A huge amount has been written about the prodigal genius of Nikola Tesla and so there may not be a great need to say more here about his life, his brilliance, his vision, and his achievements.
But in brief, Tesla was an extraordinary, intuitive, creative genius who, among a great deal else, invented alternating current (which powers the the modern world) and radio (for which Marconi is often falsely given credit).
Contemporary biographers of Tesla have deemed him “the father of physics”, “the man who invented the twentieth century”, and “the patron saint of modern electricity”.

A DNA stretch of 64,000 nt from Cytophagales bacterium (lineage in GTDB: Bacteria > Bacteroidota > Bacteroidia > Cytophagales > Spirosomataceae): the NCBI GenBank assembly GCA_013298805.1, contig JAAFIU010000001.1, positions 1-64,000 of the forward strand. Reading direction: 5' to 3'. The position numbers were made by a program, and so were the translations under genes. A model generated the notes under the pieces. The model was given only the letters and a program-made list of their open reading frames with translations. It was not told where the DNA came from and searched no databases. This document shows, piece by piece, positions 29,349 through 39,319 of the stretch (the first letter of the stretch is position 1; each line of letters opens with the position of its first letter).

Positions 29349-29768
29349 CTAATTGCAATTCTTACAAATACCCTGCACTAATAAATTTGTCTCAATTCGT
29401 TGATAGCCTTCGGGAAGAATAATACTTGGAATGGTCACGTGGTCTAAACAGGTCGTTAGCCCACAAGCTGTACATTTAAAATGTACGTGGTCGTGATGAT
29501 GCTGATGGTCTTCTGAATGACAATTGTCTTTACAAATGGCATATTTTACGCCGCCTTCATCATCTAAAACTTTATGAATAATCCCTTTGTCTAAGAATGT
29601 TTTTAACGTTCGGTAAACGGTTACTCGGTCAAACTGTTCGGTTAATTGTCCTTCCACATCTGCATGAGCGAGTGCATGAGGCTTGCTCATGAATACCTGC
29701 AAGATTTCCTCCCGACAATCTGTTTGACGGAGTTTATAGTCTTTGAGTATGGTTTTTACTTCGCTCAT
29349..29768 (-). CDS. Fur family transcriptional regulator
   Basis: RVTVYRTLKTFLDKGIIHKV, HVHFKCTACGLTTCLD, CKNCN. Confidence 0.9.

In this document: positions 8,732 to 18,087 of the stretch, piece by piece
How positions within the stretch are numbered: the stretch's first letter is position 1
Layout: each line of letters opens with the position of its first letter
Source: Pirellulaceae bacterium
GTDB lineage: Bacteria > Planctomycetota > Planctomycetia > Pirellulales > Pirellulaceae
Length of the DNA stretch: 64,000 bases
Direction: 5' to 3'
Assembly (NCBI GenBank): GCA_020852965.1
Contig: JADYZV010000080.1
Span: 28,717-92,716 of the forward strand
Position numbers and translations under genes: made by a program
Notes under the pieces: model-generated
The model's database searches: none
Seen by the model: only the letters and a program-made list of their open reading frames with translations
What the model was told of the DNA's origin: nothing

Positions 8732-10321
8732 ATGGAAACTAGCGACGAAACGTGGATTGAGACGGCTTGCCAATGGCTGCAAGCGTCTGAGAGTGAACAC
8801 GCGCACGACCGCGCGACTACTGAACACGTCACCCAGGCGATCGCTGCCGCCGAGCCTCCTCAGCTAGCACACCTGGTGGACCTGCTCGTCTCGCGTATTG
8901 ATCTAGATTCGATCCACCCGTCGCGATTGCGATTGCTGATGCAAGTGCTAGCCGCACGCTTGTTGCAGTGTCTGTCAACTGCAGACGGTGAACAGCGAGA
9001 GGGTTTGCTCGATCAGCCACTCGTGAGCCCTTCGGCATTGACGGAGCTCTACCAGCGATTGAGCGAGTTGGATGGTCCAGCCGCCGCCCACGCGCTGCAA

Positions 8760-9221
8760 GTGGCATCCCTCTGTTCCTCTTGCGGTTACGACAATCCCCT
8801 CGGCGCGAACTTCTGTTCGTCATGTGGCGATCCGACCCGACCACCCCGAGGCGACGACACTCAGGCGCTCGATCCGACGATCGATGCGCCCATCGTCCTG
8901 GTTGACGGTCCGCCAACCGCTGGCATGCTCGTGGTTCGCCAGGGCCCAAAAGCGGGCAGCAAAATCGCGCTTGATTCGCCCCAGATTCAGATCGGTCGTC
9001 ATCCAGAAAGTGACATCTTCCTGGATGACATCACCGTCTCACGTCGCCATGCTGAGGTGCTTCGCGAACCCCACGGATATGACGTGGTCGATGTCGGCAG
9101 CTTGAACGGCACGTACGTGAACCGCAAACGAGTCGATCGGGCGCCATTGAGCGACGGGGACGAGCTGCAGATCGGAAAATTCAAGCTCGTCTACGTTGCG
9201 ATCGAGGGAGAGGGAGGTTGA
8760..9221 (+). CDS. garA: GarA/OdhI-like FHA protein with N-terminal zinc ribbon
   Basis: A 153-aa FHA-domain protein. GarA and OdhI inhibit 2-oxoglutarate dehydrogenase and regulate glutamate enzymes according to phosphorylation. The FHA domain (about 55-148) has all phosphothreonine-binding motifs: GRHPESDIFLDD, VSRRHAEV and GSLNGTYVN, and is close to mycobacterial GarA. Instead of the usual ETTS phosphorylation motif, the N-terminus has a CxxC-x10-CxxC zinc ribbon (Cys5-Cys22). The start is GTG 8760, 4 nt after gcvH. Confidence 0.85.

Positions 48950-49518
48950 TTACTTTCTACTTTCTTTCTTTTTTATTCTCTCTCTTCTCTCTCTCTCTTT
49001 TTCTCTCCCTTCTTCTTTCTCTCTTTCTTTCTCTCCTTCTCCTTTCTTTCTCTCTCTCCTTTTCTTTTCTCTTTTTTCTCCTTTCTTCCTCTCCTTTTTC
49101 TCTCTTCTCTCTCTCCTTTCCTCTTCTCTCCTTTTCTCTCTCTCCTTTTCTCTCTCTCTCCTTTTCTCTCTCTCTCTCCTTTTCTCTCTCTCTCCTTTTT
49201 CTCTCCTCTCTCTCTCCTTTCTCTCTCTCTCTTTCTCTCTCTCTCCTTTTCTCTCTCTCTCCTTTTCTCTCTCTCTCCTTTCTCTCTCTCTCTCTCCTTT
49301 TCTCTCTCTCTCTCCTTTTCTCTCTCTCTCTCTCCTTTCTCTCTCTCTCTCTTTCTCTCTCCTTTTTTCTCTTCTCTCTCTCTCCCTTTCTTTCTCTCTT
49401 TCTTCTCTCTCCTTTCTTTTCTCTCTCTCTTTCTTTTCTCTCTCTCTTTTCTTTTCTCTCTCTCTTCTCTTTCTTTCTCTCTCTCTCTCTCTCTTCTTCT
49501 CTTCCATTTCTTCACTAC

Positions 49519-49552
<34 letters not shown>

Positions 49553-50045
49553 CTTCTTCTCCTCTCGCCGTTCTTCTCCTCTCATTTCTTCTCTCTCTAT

Much of his life’s work was about providing for the world free (i.e. zero-cost) energy, which Tesla envisaged would be broadcast wirelessly through the air or through the Earth itself with no need for powerlines – but despite years of trying, he never obtained the funding to achieve this, one of his dreams.
It has long since been rumored that he invented or developed a significant number of electrical and electronic devices which were decades ahead of their time and would have been of special interest to US military and intelligence circles. Around 300 patents were issued to Tesla in 25 countries, many of them major and far-reaching in concept.